# Modeling Heteroscedasticity with BART#

In this notebook we show how to use BART to model heteroscedasticity as described in Section 4.1 of pymc-bart’s paper . We use the marketing data set provided by the R package datarium . The idea is to model a marketing channel contribution to sales as a function of budget.

import os

import arviz as az
import matplotlib.pyplot as plt
import numpy as np
import pandas as pd
import pymc as pm
import pymc_bart as pmb

%config InlineBackend.figure_format = "retina"
az.style.use("arviz-darkgrid")
plt.rcParams["figure.figsize"] = [10, 6]
rng = np.random.default_rng(42)


try:
df = pd.read_csv(os.path.join("..", "data", "marketing.csv"), sep=";", decimal=",")
except FileNotFoundError:

n_obs = df.shape


0 276.12 45.36 83.04 26.52
1 53.40 47.16 54.12 12.48
2 20.64 55.08 83.16 11.16
3 181.80 49.56 70.20 22.20
4 216.96 12.96 70.08 15.48

## EDA#

We start by looking into the data. We are going to focus on Youtube.

fig, ax = plt.subplots()
ax.set(title="Sales as a function of Youtube budget", xlabel="budget", ylabel="sales"); We clearly see that both the mean and variance are increasing as a function of budget. One possibility is to manually select an explicit parametrization of these functions, e.g. square root or logarithm. However, in this example we want to learn these functions from the data using a BART model.

## Model Specification#

We proceed to prepare the data for modeling. We are going to use the budget as the predictor and sales as the response.

X = df["youtube"].to_numpy().reshape(-1, 1)
Y = df["sales"].to_numpy()


Next, we specify the model. Note that we just need one BART distribution which can be vectorized to model both the mean and variance. We use a Gamma distribution as likelihood as we expect the sales to be positive.

with pm.Model() as model_marketing_full:
w = pmb.BART(name="w", X=X, Y=Y, m=200, shape=(2, n_obs))
y = pm.Gamma(name="y", mu=w, sigma=pm.math.abs(w), observed=Y)

pm.model_to_graphviz(model=model_marketing_full) We now fit the model.

with model_marketing_full:
idata_marketing_full = pm.sample(random_seed=rng)
posterior_predictive_marketing_full = pm.sample_posterior_predictive(
trace=idata_marketing_full, random_seed=rng
)

100.00% [4000/4000 00:00<00:00]

## Results#

We can now visualize the posterior predictive distribution of the mean and the likelihood.

posterior_mean = idata_marketing_full.posterior["w"].mean(dim=("chain", "draw"))

w_hdi = az.hdi(ary=idata_marketing_full, group="posterior", var_names=["w"])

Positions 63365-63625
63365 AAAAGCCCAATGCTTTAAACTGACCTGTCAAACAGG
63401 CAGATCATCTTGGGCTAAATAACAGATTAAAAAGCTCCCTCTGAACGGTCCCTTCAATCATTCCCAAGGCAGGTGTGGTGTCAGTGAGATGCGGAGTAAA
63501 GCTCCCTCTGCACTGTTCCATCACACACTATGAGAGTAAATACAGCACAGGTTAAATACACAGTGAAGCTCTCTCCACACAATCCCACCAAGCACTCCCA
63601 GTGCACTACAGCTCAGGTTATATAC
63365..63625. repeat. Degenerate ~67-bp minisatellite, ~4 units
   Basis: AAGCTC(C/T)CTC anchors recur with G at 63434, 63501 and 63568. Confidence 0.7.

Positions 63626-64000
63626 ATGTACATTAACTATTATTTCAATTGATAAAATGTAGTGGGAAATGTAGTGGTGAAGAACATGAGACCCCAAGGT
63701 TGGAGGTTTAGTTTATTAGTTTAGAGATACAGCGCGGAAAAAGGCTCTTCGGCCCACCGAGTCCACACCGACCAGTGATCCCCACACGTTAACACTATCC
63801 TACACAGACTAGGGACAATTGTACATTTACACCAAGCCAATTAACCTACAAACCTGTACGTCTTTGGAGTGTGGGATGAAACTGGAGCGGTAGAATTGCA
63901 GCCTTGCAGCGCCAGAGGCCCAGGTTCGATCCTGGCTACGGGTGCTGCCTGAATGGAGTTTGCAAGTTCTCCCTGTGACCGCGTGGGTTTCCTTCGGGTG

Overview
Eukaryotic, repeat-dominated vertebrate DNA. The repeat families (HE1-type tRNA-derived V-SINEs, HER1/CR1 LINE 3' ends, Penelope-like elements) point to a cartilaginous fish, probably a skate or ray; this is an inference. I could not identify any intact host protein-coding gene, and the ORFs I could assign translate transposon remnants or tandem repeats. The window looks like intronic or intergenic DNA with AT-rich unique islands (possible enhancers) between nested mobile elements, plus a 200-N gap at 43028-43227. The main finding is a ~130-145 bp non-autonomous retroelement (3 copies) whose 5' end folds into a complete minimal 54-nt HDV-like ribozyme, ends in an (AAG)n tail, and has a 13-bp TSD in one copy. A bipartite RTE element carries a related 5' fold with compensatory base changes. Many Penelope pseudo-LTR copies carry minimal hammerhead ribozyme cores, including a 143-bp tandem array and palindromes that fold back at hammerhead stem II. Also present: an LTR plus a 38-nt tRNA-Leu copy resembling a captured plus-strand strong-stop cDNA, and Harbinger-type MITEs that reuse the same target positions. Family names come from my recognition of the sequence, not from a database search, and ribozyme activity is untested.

pps = az.extract(
posterior_predictive_marketing_full, group="posterior_predictive", var_names=["y"]
).T

idx = np.argsort(X[:, 0])

fig, ax = plt.subplots()
az.plot_hdi(x=X[:, 0], y=pps, ax=ax, fill_kwargs={"alpha": 0.3, "label": r"Likelihood $94\%$ HDI"})
az.plot_hdi(
x=X[:, 0],
hdi_data=w_hdi["w"].sel(w_dim_0=0),
ax=ax,
fill_kwargs={"alpha": 0.6, "label": r"Mean $94\%$ HDI"},
)
ax.plot(X[:, 0][idx], posterior_mean[idx], c="black", lw=3, label="Posterior Mean")
ax.plot(df["youtube"], df["sales"], "o", c="C0", label="Raw Data")
ax.legend(loc="upper left")
ax.set(
title="Sales as a function of Youtube budget - Posterior Predictive",
xlabel="budget",
ylabel="sales",
);

/Users/juanitorduz/opt/anaconda3/envs/pymc-examples-env/lib/python3.10/site-packages/arviz/plots/hdiplot.py:156: FutureWarning: hdi currently interprets 2d data as (draw, shape) but this will change in a future release to (chain, draw) for coherence with other functions
hdi_data = hdi(y, hdi_prob=hdi_prob, circular=circular, multimodal=False, **hdi_kwargs) The fit looks good! In fact, we see that the mean and variance increase as a function of the budget.

## Watermark#

%load_ext watermark
%watermark -n -u -v -iv -w -p pytensor

Last updated: Fri Feb 03 2023

Python implementation: CPython
Python version       : 3.10.9
IPython version      : 8.8.0

pytensor: 2.9.1

pandas    : 1.5.3
pymc      : 5.0.2
pymc_bart : 0.3.2
arviz     : 0.14.0
matplotlib: 3.5.2
numpy     : 1.23.5

Watermark: 2.3.1


All the notebooks in this example gallery are provided under the MIT License which allows modification, and redistribution for any use provided the copyright and license notices are preserved.

## Citing PyMC examples#

To cite this notebook, use the DOI provided by Zenodo for the pymc-examples repository.

Important

Many notebooks are adapted from other sources: blogs, books… In such cases you should cite the original source as well.

Also remember to cite the relevant libraries used by your code.

Here is an citation template in bibtex:

@incollection{citekey,
author    = "<notebook authors, see above>",
title     = "<notebook title>",
editor    = "PyMC Team",
booktitle = "PyMC examples",
doi       = "10.5281/zenodo.5654871"
}


which once rendered could look like: